Ha, good answer! Your work seems extremely disciplined, almost meditative in its depth and efficiency. Unlike the average professional artist, you’re a United States Marine (and thank you for serving). Does that background have an influence on your artwork and process?
Thank you. It really stems from experience. You learn a lot from the different jobs and tasks you’re counted on to get handled. Time is money. So it doesn’t make sense as an artist to sit there spinning your wheels or going around in circles. The Marine Corps taught me invaluable lessons on the simple things in life. I grew up fast when I was in the service and can’t thank that experience enough. I think it definitely has an influence on my process. Artwork influences go way back to when I was a kid, hanging out with my dad. I try to discover new stuff all the time. “Expand the visual library”.
I was super psyched to give you a blank slate for this design — between your interests in cars and skateboard art and monsters, it was bound to be funky. What led you to this fiery spinning sun design for the stamp?
Haha. I was super psyched to get the opportunity. This is amazing. I want to thank my dad and close cousins for the hot rod love. Seriously though, I grew up around hot rods, dirt bikes, Ren & Stimpy and Garbage Pail Kids trading cards. I blame it on that. I was an absolute nerd.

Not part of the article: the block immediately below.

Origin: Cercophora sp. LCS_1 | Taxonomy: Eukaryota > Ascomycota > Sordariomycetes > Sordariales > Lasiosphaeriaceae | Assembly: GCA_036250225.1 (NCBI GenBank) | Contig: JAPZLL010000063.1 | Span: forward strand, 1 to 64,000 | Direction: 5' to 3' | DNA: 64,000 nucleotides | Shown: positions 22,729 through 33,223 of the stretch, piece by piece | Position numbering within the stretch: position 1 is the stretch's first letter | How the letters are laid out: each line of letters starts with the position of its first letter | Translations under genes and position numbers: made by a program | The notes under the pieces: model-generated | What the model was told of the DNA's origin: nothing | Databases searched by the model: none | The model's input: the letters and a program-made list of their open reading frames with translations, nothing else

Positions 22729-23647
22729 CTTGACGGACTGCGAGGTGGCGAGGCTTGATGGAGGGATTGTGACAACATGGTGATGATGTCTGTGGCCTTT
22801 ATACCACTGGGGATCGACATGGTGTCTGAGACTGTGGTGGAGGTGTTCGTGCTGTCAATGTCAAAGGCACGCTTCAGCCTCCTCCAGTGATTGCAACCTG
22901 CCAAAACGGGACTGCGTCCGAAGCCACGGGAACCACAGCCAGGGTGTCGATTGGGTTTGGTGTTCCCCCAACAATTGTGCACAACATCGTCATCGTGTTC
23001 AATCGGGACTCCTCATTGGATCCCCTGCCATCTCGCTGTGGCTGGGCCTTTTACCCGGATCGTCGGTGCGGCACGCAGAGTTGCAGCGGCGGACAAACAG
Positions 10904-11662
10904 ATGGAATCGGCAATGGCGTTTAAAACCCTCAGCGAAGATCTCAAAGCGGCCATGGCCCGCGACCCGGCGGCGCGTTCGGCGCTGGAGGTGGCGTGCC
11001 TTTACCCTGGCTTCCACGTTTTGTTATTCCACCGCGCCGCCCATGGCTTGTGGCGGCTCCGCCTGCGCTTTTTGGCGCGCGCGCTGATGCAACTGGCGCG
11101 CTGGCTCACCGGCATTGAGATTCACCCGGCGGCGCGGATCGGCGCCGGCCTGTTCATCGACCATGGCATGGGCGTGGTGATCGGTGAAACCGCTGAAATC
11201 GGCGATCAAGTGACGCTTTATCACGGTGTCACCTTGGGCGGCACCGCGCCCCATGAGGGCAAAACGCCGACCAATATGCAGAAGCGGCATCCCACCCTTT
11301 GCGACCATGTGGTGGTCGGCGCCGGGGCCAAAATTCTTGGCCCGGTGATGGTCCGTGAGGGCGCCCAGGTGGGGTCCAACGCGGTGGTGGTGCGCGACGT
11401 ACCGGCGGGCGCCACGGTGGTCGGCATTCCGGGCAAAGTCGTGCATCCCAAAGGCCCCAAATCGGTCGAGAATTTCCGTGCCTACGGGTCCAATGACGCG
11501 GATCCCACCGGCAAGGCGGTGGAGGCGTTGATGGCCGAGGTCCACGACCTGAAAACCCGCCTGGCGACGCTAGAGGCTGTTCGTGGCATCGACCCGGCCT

The idea for the stamp was simple. I knew the disc design would be released around summertime. The first thing that came to mind was the heat. I love disc golf, I really do. Besides an absolute downpour while playing in a tournament, the extreme heat of the summer can just about shut down anyone. I wanted to create an abstract idea of that thought and have it play off the idea of momentum.
We’ve done a few special discs at Axiom where the "design" included the stamp art, core color, and rim color. Following that idea, we had you pick out the color scheme for your design. How did you arrive at the decision of orange core and white rim with gold foil?
It was a mix of two deciding factors. What would correlate between the design and color? When I think of the sun or heat, I think of a series of warm colors. Orange, Yellow, and White. Yellow got axed because of personal favorites. I bag a lot if not all, Orange discs. They’re easy for me to spot. Once I knew what the graphic was going to be, it was an easy decision.
I’ve seen a lot of gold stamping in the past for limited edition discs at tournaments and always wondered why MVP/Axiom Discs didn’t have any! I mean, how cool is gold foil!? So, I bravely shot the request out there and was shocked when you all said sure. That was definitely a bonus to an already amazing gig.
You’ve worked in the gaming industry as a concept artist. What is that process like, and how much creative freedom do you have in that role? Are there any characters or landscapes in a game where you’d holler "that’s me!"?